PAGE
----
Our own Sarah Palin puts on her lipstick and breezes through US
Donal Lynch joins Mary Coughlan on a tough mission -- selling Ireland as our reputation plummets
The Drury Plaza Hotel under the Arch in St Louis, Missouri. How grand it sounds.
How dismal it is. And yet it's grim functionality is perhaps becoming for it is here that Mary Coughlan's mission to promote our colleges in America begins its final day. After all the fuss about the pairs and whether she was wasting time and money it might be unbecoming if we were standing by a waterfall with flutes of taxpayer-funded champagne.
The Tanaiste arrives in a cavalcade of black cars, that blonde bouffant -- Myra Hindley goes to mart -- instantly recognisable in the back. She's accompanied by a group of hardworking Enterprise Ireland suits and an individual who turns out to be our Consul General in Chicago, Martin Rouine (I learn this after he first refuses to be identified, then sourly jabs his card at me and barks at me to "get the spelling right").
And it's not as if Mary isn't up against it already. She comes to America with our country's reputation at its lowest ebb in a generation. For a couple of years there the idea that we were still in the midst of a boom dominated. But gradually the reality has trickled out from the pages of the serious broadsheets to the public consciousness. A piece appeared in The New York Times saying Ireland deserved "sympathy". The Economist newspaper now offers us "pity". The vicious mocking of Brian Cowen by Jay Leno was worse by far. The bad old days when we were a joke on the world's stage don't seem too distant.
And there are those who say that restoring the polish to our tarnished image is beyond the likes of Mary Coughlan. A veritable gaffe-machine, her media image (fair or not) is that of a particularly phoney county councillor, breezily in over her head and too stupid to even know it. What was surprising (but not really, when you think about it) was that Americans -- at least the ones I saw her interact with -- have an entirely different take on this persona. They love breezy and they adore the sight of someone with an accent "doing her best".
Asked if she reminds them of Sarah Palin (Unfair? Let's see. Professed loyalty to hinterland over the nation -- check. Gaffe-machine -- we've covered that), one of the delegates at this lunch enthusiastically responds "yes, yes, I've never met Sarah Palin but Mary seems just as charming. More so, actually".
At a lunch she makes a bland little speech and gives Claes Nobel -- founder of the National Society of High School Scholars and the grandson of Alfred Nobel -- a present. Mortifyingly he opens it in front of her and she mock-chides an aide; "if it's wrong you're fired". We hold our breath while he undoes the packaging. It looks like a collection of Seamus Heaney's poems on CD. As if to let her know that we approve of this Kris-Kindle-office-party-level of expense we all applaud. We'll save the Waterford Crystal for Michelle Obama.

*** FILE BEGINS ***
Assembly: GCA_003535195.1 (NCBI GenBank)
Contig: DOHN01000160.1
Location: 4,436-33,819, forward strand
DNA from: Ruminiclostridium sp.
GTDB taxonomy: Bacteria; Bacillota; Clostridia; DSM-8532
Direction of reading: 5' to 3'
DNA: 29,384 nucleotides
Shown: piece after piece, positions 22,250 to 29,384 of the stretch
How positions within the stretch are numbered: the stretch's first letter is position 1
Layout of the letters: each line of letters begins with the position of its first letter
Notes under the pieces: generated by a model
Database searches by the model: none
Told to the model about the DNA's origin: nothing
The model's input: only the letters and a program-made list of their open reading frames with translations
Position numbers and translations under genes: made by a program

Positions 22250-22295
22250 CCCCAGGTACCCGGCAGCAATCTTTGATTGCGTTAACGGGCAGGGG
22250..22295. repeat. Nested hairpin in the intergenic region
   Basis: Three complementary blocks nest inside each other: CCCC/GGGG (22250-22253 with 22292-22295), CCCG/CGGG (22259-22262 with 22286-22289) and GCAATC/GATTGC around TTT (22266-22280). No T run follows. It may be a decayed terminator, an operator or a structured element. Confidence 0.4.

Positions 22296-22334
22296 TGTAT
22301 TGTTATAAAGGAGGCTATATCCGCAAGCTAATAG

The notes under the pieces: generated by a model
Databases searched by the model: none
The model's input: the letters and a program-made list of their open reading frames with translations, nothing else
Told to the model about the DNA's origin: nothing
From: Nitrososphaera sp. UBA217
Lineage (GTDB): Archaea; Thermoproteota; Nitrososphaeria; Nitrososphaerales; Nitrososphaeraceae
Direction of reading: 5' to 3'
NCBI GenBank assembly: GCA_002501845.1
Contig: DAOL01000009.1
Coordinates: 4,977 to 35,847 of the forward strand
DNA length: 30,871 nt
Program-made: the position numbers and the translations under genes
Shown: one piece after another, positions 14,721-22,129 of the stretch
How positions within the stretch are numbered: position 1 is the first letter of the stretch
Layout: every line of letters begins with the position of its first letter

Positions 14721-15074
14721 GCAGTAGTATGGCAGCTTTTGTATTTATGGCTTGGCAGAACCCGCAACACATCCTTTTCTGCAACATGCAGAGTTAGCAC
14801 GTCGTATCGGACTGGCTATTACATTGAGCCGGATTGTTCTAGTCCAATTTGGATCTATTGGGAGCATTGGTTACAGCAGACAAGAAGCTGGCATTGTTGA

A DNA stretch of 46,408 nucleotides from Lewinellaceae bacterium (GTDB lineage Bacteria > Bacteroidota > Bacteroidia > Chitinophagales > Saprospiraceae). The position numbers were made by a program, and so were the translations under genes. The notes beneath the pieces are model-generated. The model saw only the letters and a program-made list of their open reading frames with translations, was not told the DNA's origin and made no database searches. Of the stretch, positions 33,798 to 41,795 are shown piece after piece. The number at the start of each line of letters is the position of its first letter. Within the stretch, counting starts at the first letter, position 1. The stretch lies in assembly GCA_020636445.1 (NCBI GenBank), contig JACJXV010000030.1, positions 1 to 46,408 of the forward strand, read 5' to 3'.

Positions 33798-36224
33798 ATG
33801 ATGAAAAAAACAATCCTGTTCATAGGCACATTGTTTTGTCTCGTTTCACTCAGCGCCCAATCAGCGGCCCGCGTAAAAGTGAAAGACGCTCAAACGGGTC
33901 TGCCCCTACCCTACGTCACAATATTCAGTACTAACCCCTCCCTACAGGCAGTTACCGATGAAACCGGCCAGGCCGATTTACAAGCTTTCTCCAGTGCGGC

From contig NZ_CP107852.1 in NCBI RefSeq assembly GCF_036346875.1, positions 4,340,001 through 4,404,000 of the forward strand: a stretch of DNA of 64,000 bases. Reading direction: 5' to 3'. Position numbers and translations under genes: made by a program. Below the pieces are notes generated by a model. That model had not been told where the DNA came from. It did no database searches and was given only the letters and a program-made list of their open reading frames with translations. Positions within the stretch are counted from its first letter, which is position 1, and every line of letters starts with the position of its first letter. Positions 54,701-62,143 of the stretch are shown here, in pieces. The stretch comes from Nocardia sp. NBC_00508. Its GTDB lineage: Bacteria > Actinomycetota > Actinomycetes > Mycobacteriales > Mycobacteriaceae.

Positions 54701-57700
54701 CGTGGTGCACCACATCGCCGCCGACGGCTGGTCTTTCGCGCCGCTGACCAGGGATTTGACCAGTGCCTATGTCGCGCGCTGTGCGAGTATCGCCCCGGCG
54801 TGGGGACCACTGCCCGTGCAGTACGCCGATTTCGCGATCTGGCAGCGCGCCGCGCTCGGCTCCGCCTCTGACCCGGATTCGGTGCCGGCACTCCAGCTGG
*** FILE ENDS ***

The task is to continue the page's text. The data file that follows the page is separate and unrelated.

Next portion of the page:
Her Special Adviser, Michael Shovlin, rolls his eyes when I mention her reputation. There's no truth to it, of course, he says. And yet the Tanaiste is handled as carefully as a Faberge egg. What's intriguing is that like a certain Alaskan mom I won't mention again it seems every effort is being made to keep her more or less in view but out of earshot of the media. And the mistrust is palpable. She visibly withers when we're introduced (we'd never met before).
Note-taking during her speech is strictly verboten. Anytime I suggest tagging along behind the Tanaiste to see how she's doing on this mission Michael shakes his head vigorously, no. I can't sit near her at lunch -- it is apparently a major concession to even allow me there since it's "private". I can't sit in on any of her meetings with local representatives. I can't attend a dinner in the evening at which she will speak. I can't even travel with her in their car from one engagement to the next. Her blonde hair floats out of reach like sheep's wool caught in barbed wire.
To be fair all of this was a bit short notice and I am allowed a brief chat with her while her advisers sit around us. She says she has not been aware of any problems with the country's image in America and addresses the pairs controversy upfront.
"My office had been in touch to obtain a pair a considerable number of weeks ago ... It would be nonsense to say that I was going to be away to avoid any questions," she says.
"I think there was an appreciation by Ruairi Quinn who had been involved in trade missions himself that this was going to be necessary. It was important that I travel. I, the office, not I, Mary Coughlan. There's criticism, fine, and there's questioning of policies etc, etc but when it comes to going out and selling Ireland as a minister of State, it's very important (to do that). You have to be there to support people on the ground. Every single country in the world has either political people or people of royal ilk travelling the world in support of their trade. We do that as we have always done."